Ford v Seymour-Williams  EWCA Civ 1848
The claimant was riding a horse, Tommy, in the course of her employment with the horse's keeper, the defendant.
The horse suddenly stopped, stepping backwards or sideways but refusing to move forward – known as "napping". It then reared and fell backwards, landing on top of the claimant, causing her significant injury. It was found that the horse had suffered a cardiovascular injury resulting in its death within a matter of minutes.
The claim was pursued solely under the Animals Act 1971 without any allegation of negligence. The first instance decision and appeal concentrated on subsections 2(2)(b) and 2(2)(c) and the interaction between those subsections (our italics below highlight the significant phrases):
(b) the likelihood of the damage or of its being severe was due to characteristics of the animal which are not normally found in animals of the same species or are not normally so found except at particular times or in particular circumstances; and
(c) those characteristics were known to that keeper.
At first instance, evidence was adduced from the claimant, an experienced horseman who had witnessed the accident, and equine and veterinary experts on the possible competing causes of the horse rearing, being that:
- it was napping or being disobedient or
- it had suffered a significant internal injury.
The claimant produced evidence that the horse had reared in the past though it was not found that it had any abnormal tendency to do so. In any event, it was held by the first instance judge that the likely cause of the rear was the internal injury. The equine experts for both sides said that whilst they regarded rearing in these circumstances as in theory possible, it was not something which they would have expected or had ever seen. Nevertheless, the agreed equine expert evidence was that rearing as a result of a cardiac event was within the "normal range" of equine behaviour. According to the veterinary expert evidence, pain suffered before the horse collapsed could have caused the horse to rear, but this would not be known even to experienced keepers.
On this basis, it was held that whilst a horse may rear in the particular time or circumstance of suffering severe internal injury, this was not a characteristic (in those particular times and circumstances) known to the keeper, and the claim failed in that section 2(2)(c) was not made out.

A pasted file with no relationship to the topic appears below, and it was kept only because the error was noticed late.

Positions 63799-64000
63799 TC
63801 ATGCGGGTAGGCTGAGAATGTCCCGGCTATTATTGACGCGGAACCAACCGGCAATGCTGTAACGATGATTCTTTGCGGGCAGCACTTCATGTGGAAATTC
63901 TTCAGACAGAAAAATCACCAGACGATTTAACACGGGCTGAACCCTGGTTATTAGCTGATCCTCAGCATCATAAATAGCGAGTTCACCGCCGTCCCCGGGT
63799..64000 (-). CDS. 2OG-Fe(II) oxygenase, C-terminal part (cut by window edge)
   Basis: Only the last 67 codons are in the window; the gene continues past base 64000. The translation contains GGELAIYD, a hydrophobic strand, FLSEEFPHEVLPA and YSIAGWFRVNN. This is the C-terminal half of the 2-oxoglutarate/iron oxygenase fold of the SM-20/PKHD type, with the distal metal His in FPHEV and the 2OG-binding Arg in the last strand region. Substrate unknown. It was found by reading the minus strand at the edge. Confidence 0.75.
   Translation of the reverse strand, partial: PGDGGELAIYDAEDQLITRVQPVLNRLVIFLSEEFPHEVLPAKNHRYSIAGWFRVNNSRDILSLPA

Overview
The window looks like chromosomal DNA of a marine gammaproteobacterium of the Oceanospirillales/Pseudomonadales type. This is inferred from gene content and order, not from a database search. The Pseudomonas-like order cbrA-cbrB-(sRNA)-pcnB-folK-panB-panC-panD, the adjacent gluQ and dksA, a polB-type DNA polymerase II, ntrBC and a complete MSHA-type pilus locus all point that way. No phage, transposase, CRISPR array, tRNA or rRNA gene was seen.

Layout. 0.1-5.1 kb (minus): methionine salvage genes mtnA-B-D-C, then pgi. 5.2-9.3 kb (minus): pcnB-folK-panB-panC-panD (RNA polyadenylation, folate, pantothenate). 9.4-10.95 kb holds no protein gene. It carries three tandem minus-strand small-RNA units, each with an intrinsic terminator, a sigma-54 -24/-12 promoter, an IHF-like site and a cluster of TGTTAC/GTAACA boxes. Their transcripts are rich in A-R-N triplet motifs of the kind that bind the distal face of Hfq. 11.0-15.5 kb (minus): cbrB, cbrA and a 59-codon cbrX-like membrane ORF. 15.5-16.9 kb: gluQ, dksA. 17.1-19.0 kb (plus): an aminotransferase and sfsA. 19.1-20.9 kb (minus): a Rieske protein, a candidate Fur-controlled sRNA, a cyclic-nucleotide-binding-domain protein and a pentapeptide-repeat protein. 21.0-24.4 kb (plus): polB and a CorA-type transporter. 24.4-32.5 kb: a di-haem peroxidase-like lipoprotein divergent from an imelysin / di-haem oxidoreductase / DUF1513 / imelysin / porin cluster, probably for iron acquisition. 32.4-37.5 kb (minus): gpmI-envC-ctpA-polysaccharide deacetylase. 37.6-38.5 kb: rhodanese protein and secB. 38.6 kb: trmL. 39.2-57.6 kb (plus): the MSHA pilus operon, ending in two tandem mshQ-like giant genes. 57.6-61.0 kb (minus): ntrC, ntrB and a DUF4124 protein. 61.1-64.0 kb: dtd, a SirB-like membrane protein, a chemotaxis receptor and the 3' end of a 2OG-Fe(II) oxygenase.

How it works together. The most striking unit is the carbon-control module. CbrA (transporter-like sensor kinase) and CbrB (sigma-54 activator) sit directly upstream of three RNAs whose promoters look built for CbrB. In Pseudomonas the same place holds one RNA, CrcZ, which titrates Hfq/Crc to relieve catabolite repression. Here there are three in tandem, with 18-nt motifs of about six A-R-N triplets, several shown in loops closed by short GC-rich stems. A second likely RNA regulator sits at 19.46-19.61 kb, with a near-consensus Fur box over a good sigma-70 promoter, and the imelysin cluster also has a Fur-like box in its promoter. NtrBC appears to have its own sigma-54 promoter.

Court of Appeal decision
The primary basis of the appeal by the claimant was that the Animals Act required her to show that the likelihood of damage was due to a characteristic which was not normal at all times but rather normal only in particular times or particular circumstances. It was argued that so long as the claimant was able to theoretically identify a time or circumstance in which it would be normal for a horse to rear (for instance, being disobedient or napping), there was no requirement for those particular times or circumstances to have in fact operated to cause the characteristic. It followed that for the purpose of 2(2)(c), a keeper need only be shown to have knowledge of the characteristic in some theoretical particular time or circumstance. The claimant argued therefore that the defendant's lack of knowledge that the horse may rear in the particular circumstance of suffering catastrophic injury did not defeat her claim.
The defendant countered that such an approach would leave many of the provisions of the Act with no value or meaning. The defendant maintained that a claimant must identify the particular time or circumstance in operation with reference to the facts of what occurred in order to satisfy section 2(2)(b) and show that the keeper knew of the characteristic in those particular times or circumstances.